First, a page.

sometimes referred to as an MPEG noise filter, this feature aims to reduce the tingling that can be found on SD sources, but not only. In practice, this filter can be relatively effective, but it can also remove grain on films where the effect is desired. We recommend that you activate it on a case-by-case basis.

Motion compensation and BFI

We were talking about this recently, this is the option that's supposed to bring the fluidity back into those dissenting films at 24fps. This feature allows your eyes to enjoy perfectly decomposed tracking shots. In fact, this option adds images between those already existing in order to allow better fluidity for the eye. Not all manufacturer technologies are created equal, but be aware that as a general rule, maximum degrees of motion compensation should be avoided. Indeed, the processing has its limits and during very animated scenes, one sees artefacts (defects in the image) appearing due to the complexity of analyzing the sudden movements in the scenes. We therefore advise, as a general rule, to change the settings to medium or even manual in order to fine-tune them according to your preferences.

In addition, on mid-range models, a BFI mode is also present to considerably improve the sharpness of moving objects. Be careful, however, its activation causes flickering which can sometimes be a nuisance, on 50/60 H TVs for example. Likewise, if the reactivity of the screen is poor, the BFI will highlight ghosting, ghost trails of the image during movements. Finally, activating the BFI causes a loss of backlight luminance, and on some TVs the image then becomes much too dark. Take a test with or without, it's really a matter of personal preference.

False good ideas

Dynamic contrast

It is a television algorithm that theoretically allows you to accentuate the depth of blacks and the brightness of whites in the image. In theory, it starts from a good feeling, but in reality this option will sometimes block the blacks, sometimes burn the whites and we lose all of a sudden in detail without really seeing any advantage whatsoever. Disable this option from the start.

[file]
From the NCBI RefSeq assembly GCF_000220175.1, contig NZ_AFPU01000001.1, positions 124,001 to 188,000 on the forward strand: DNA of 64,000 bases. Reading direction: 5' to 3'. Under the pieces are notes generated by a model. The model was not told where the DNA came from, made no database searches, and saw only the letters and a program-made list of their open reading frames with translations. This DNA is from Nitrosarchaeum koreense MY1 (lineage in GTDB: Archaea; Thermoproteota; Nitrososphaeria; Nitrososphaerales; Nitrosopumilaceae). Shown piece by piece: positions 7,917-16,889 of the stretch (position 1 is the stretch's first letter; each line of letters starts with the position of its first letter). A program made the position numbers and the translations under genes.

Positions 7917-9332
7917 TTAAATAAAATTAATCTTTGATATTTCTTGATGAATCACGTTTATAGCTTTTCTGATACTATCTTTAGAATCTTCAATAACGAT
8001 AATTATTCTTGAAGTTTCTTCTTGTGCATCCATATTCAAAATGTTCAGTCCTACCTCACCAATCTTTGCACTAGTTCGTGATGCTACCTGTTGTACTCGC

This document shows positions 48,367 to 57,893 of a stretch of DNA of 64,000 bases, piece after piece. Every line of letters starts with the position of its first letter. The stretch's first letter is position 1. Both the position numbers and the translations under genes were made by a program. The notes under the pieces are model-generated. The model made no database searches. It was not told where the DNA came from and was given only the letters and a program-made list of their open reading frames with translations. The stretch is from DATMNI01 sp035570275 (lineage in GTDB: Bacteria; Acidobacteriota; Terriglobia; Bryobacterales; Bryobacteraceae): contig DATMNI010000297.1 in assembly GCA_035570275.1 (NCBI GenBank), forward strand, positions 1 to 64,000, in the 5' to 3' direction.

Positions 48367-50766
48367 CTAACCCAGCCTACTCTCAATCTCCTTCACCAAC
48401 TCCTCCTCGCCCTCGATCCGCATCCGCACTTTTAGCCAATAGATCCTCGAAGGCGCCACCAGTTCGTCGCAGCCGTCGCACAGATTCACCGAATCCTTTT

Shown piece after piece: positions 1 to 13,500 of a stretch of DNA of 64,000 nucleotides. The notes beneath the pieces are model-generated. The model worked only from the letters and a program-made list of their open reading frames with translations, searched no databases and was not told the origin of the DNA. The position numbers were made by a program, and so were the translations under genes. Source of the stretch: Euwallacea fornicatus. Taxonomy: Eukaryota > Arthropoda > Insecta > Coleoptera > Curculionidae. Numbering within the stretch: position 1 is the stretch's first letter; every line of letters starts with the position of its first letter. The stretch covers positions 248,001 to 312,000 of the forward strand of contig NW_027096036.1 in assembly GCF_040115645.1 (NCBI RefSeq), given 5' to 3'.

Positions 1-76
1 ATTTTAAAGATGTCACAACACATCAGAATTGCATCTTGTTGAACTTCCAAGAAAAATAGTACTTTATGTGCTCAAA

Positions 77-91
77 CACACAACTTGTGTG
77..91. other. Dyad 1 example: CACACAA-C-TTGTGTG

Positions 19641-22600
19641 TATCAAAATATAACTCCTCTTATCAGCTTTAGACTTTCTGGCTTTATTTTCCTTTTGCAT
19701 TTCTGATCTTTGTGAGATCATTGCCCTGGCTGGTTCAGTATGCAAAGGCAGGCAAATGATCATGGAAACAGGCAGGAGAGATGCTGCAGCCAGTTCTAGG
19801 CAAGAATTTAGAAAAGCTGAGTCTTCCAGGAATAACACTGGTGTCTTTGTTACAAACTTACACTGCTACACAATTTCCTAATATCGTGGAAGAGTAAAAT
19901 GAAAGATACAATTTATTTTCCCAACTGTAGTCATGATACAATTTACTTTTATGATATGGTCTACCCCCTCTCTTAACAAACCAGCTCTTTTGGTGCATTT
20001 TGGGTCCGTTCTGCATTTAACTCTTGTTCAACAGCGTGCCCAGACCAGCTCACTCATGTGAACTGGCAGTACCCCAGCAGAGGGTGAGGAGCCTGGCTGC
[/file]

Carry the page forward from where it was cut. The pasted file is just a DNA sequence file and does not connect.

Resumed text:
Local backlighting

This is another feature that is proving formidable on paper: the TV analyzes the image and turns off the backlighting on the black areas of the image, accentuating the depth of the black. In theory, it is quite possible to have an efficient local backlighting, but this requires having enough LEDs at the back of the panel to be able to turn them off in a localized way. Unfortunately, in fact, the generalization of TVs with Edge Led backlighting no longer allows efficient local backlighting. And for the rare direct LED models, it is rare that they now have more than 150 individual zones, when at one time we went up to 512 on the top of the range. This therefore results in a blooming effect: we see a glow around an object on a black background, and this is a failure for the effect. As you can imagine, in 99% of cases we advise you to deactivate it.

Color space

Some TVs may display a larger color space than others. They are more and more numerous with the appearance of Quantum Dots technology. Except that for now, no video source is exploiting this large space and activating it causes a noticeable loss of color fidelity. So leave it off, with a little hope that it will eventually be used with HD Blu-rays scheduled for the end of the year.